Author’s Last name, First Initial. Middle Initial. Book Title. Edition number (if applicable). Place of Publication: Publisher; Year.

Example: Smith, J.R. Legal Writing and Analysis. 3rd ed. New York, NY: Aspen Publishers; 2015.

Journal article citation

Author’s Last name, First Initial. Middle Initial. “Article Title.” Journal Title. Volume number (year): first page-last page.

Example: Garcia, C. “The Right to Counsel: An International Comparison.” International Journal of Legal Information. 43 (2015): 63-94.

Website citation

Author’s Last name, First Initial. Middle Initial. “Page Title.” Website Title. URL (accessed month day, year).

Example : United Nations. “Universal Declaration of Human Rights.” United Nations. https://www.un.org/en/universal-declaration-human-rights/ (accessed January 3, 2023).

Oxford Style

The Oxford style, also known as the Oxford referencing system or the documentary-note citation system, is commonly used in the humanities, including literature, history, and philosophy. Here are the different reference formats in Oxford style:

Author’s Last name, First name. Book Title. Place of Publication: Publisher, Year of Publication.

Example : Smith, John. The Art of Writing. New York: Penguin, 2020.

Author’s Last name, First name. “Article Title.” Journal Title volume, no. issue (year): page range.

Example: Garcia, Carlos. “The Role of Ethics in Philosophy.” Philosophy Today 67, no. 3 (2019): 53-68.

Chapter in an edited book citation

Author’s Last name, First name. “Chapter Title.” In Book Title, edited by Editor’s Name, page range. Place of Publication: Publisher, Year of Publication.

Example : Lee, Mary. “Feminism in the 21st Century.” In The Oxford Handbook of Feminism, edited by Jane Smith, 51-69. Oxford: Oxford University Press, 2018.

Author’s Last name, First name. “Page Title.” Website Title. URL (accessed day month year).

Example : Jones, David. “The Importance of Learning Languages.” Oxford Language Center. https://www.oxfordlanguagecenter.com/importance-of-learning-languages/ (accessed 3 January 2023).

Dissertation or thesis citation

Author’s Last name, First name. “Title of Dissertation/Thesis.” PhD diss., University Name, Year of Publication.

Example : Brown, Susan. “The Art of Storytelling in American Literature.” PhD diss., University of Oxford, 2020.

Newspaper article citation

Author’s Last name, First name. “Article Title.” Newspaper Title, Month Day, Year.

Example : Robinson, Andrew. “New Developments in Climate Change Research.” The Guardian, September 15, 2022.

AAA (American Anthropological Association) Style

The American Anthropological Association (AAA) style is commonly used in anthropology research papers and journals. Here are the different reference formats in AAA style:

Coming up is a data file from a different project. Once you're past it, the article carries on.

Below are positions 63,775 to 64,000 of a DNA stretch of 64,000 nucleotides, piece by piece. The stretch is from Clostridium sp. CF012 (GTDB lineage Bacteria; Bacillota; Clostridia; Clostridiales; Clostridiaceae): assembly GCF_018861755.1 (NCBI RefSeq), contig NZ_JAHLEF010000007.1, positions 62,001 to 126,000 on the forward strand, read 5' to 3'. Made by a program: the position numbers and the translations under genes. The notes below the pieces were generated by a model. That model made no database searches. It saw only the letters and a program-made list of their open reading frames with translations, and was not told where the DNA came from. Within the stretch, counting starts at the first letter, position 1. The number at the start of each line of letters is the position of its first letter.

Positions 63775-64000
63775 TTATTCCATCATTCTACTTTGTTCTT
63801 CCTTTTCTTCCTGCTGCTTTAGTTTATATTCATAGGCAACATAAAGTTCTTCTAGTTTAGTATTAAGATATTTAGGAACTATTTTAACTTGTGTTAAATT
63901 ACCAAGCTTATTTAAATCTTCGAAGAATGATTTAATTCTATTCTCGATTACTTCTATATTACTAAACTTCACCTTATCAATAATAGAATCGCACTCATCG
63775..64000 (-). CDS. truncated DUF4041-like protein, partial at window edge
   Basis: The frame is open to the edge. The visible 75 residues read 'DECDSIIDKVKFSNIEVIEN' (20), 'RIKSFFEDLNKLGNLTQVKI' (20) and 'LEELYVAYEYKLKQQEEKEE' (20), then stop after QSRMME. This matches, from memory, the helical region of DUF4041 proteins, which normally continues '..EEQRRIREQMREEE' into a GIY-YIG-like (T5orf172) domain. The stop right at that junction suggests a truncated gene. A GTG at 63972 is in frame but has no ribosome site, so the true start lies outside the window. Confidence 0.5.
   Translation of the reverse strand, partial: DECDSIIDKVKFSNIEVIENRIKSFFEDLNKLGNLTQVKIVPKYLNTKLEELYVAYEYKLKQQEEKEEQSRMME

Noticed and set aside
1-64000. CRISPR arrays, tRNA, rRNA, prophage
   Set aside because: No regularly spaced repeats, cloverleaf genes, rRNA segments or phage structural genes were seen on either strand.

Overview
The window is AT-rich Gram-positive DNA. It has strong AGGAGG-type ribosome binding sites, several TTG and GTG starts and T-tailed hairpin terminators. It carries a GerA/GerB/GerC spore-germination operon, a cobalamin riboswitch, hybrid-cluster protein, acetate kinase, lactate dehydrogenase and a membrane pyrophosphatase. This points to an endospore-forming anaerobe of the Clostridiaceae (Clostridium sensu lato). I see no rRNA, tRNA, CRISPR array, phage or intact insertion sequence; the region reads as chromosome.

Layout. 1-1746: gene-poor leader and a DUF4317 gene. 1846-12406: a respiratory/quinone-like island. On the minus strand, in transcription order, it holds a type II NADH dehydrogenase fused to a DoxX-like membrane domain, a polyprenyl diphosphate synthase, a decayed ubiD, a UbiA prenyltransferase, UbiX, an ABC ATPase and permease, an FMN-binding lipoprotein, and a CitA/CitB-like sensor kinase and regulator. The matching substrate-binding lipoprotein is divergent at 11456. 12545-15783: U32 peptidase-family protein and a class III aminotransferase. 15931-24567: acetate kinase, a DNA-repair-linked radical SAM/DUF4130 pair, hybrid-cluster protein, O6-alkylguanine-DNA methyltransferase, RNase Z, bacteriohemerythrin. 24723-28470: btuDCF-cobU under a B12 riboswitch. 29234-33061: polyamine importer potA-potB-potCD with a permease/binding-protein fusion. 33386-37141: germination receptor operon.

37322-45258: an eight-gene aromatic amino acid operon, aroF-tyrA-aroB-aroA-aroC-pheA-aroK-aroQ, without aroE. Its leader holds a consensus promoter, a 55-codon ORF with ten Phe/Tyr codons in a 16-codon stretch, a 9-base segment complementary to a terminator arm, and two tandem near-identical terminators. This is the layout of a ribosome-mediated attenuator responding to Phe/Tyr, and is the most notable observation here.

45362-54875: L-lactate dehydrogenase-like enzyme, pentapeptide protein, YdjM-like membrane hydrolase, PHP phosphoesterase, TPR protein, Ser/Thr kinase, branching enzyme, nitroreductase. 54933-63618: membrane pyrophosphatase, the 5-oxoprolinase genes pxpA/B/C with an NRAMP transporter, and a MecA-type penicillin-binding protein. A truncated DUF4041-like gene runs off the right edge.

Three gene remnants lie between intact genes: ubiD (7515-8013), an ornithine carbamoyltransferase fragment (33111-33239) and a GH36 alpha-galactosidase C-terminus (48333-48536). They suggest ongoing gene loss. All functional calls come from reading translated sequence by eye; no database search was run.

Author’s Last name, First name. Year of Publication. Book Title. Place of Publication: Publisher.

Example : Smith, John. 2019. The Anthropology of Food. New York: Routledge.

Author’s Last name, First name. Year of Publication. “Article Title.” Journal Title volume, no. issue: page range.

Example : Garcia, Carlos. 2021. “The Role of Ethics in Anthropology.” American Anthropologist 123, no. 2: 237-251.

Author’s Last name, First name. Year of Publication. “Chapter Title.” In Book Title, edited by Editor’s Name, page range. Place of Publication: Publisher.

Example: Lee, Mary. 2018. “Feminism in Anthropology.” In The Oxford Handbook of Feminism, edited by Jane Smith, 51-69. Oxford: Oxford University Press.

Author’s Last name, First name. Year of Publication. “Page Title.” Website Title. URL (accessed day month year).

Example : Jones, David. 2020. “The Importance of Learning Languages.” Oxford Language Center. https://www.oxfordlanguagecenter.com/importance-of-learning-languages/ (accessed January 3, 2023).

Author’s Last name, First name. Year of Publication. “Title of Dissertation/Thesis.” PhD diss., University Name.

Example : Brown, Susan. 2022. “The Art of Storytelling in Anthropology.” PhD diss., University of California, Berkeley.

Author’s Last name, First name. Year of Publication. “Article Title.” Newspaper Title, Month Day.

Example : Robinson, Andrew. 2021. “New Developments in Anthropology Research.” The Guardian, September 15.

AIP (American Institute of Physics) Style

The American Institute of Physics (AIP) style is commonly used in physics research papers and journals. Here are the different reference formats in AIP style:

Example : Johnson, S. D. 2021. “Quantum Computing and Information.” Journal of Applied Physics 129, no. 4: 043102.

Example : Feynman, Richard. 2018. The Feynman Lectures on Physics. New York: Basic Books.

Example : Jones, David. 2020. “The Future of Quantum Computing.” In The Handbook of Physics, edited by John Smith, 125-136. Oxford: Oxford University Press.

Conference proceedings citation